3. Pros: Wider waist adapts easily to powder, efficiently cuts through sloppy snow and provides stability in crusty, variable snow.
  4. Cons: Not quite as nimble in turns as narrow-waisted all-mountain skis.
  5. Bindings: Most are sold flat (nonintegrated), but a few come integrated.
  6. Summary: Aimed primarily at fans of powder who also ski the groomers. Twin tip skis in this category are constructed primarily for directional skiing (mostly forward, sometimes switch); the design of the twin tip tail allows skiers to adjust their turn shape more freely.


Powder ski
  1. Best for: 1) Deep, light snow; 2) powder fans who sometimes end up on groomed runs; 3) sidecountry or backcountry.
  2. Waist width: 101mm and higher. Sometimes called super-fats. Powder skis are all about creating lots of surface area to maintain flotation in the steep and deep.
  3. Pros: Virtually unsinkable in bottomless fluff. Most include “rocker” technology that creates an early upward arc (or rise) at tip and/or tail sections to further boost flotation and keep edges from catching.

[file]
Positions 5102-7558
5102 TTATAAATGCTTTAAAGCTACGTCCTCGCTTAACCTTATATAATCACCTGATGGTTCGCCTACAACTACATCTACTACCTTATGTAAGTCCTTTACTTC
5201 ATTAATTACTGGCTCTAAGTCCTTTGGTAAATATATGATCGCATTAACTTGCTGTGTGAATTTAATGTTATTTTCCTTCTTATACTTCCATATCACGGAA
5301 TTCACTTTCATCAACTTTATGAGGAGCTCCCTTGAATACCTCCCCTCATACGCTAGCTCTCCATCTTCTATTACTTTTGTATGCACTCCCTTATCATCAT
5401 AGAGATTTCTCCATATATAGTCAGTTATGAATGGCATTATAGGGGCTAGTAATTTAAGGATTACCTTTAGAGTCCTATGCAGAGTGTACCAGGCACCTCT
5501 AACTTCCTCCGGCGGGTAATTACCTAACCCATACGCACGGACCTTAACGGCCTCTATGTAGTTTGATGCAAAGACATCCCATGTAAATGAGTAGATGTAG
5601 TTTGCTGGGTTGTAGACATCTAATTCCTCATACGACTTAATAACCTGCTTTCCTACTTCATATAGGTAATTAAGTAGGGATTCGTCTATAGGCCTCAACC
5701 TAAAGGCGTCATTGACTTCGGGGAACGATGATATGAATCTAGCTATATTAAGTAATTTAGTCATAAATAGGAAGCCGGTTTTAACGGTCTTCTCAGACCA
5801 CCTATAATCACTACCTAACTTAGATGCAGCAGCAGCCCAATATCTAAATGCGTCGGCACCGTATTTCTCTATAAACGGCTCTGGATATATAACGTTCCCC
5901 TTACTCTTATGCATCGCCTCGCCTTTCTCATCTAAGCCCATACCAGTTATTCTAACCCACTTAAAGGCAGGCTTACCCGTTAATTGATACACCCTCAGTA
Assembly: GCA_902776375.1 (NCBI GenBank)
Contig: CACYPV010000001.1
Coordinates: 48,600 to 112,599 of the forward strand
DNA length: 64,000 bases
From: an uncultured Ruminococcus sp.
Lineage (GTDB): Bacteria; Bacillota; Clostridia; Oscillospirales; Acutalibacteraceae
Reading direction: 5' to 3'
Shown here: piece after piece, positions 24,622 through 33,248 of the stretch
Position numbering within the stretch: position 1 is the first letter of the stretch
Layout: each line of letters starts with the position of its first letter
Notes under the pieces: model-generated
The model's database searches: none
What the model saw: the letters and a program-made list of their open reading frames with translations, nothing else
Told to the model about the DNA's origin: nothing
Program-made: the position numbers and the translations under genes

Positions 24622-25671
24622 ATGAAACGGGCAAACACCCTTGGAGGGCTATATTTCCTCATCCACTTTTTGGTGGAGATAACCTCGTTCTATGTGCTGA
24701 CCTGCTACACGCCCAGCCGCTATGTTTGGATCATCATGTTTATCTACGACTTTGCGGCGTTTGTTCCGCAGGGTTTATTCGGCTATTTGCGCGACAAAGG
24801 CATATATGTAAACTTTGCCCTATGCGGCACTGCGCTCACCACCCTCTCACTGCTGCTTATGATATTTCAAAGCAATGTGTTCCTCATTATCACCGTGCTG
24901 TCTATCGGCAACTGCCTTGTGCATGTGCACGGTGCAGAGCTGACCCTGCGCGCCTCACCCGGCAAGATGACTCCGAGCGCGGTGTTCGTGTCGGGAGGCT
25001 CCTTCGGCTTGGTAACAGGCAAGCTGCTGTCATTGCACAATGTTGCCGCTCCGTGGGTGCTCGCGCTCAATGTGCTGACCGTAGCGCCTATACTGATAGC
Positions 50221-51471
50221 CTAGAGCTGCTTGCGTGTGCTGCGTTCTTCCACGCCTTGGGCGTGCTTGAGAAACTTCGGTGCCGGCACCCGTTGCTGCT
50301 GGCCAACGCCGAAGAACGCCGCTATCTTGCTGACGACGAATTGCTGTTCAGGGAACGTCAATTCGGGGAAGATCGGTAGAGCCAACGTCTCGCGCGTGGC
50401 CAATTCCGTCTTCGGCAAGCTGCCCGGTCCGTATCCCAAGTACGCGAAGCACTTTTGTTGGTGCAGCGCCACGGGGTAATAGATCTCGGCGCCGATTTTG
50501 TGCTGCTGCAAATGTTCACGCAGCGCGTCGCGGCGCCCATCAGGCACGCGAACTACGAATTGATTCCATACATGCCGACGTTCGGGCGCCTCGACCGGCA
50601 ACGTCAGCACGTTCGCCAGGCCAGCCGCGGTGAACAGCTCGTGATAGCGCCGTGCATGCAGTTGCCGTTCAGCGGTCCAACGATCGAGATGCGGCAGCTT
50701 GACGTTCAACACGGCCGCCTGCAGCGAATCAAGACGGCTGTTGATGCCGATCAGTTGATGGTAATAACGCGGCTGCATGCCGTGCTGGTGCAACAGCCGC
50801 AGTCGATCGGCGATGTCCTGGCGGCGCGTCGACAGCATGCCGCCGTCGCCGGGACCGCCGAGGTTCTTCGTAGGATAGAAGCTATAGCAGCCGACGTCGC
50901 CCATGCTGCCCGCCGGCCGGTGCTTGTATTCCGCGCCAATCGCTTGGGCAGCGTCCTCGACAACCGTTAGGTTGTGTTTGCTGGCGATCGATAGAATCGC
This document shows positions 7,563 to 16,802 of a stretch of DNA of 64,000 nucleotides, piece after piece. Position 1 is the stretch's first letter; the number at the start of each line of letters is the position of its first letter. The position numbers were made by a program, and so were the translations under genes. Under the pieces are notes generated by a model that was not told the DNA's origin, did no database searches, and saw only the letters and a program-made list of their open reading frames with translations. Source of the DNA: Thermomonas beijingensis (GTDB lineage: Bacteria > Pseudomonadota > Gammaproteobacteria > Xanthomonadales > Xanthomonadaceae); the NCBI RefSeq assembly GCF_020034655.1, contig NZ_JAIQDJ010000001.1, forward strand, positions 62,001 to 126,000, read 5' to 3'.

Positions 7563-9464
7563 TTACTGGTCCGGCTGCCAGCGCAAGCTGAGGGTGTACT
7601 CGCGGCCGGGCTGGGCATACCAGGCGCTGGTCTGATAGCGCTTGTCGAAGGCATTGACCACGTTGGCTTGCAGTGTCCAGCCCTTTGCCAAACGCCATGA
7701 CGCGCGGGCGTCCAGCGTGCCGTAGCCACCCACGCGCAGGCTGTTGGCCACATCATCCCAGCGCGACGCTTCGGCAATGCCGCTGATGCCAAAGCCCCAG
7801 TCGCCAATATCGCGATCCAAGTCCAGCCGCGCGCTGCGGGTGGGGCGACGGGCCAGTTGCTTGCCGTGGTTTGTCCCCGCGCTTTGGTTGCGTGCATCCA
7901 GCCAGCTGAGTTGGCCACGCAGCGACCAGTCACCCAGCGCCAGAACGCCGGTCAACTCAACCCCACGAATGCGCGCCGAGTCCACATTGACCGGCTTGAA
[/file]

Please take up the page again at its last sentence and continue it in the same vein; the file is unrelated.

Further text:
4. Cons: Not built for precise maneuverability on groomed runs.
  5. Bindings: Most, but not all, are sold flat (nonintegrated).
  6. Summary: As the name implies, powder skis perform best in powder, though advanced skiers can use them anywhere on a mountain. For most skiers, powder skis occupy a specialized place in their quiver of skis.

Backcountry (Randoneé or Telemark)

  1. Best for: 1) Untracked wilderness terrain; 2) powder; 3) groomed runs.
  2. Waist width: 78mm-102mm. Narrower waists make turning easier when skiing hard snow; wider waists work better in powder.
  3. Pros: Best overall for backcountry excursions. Skis are lighter than alpine gear, which is advantageous when climbing.
  4. Cons: If you never ski in the backcountry, consider other alpine ski types.
  5. Bindings: A growing number of skis are suited for multiple disciplines, and the choice of the binding is up to the owner.
  6. Summary: Opens the wild, untracked areas of a mountain to you. With this freedom comes the responsibility of acquiring the mountaineering skills necessary for ensuring your own safety.

Twin Tip/Freestyle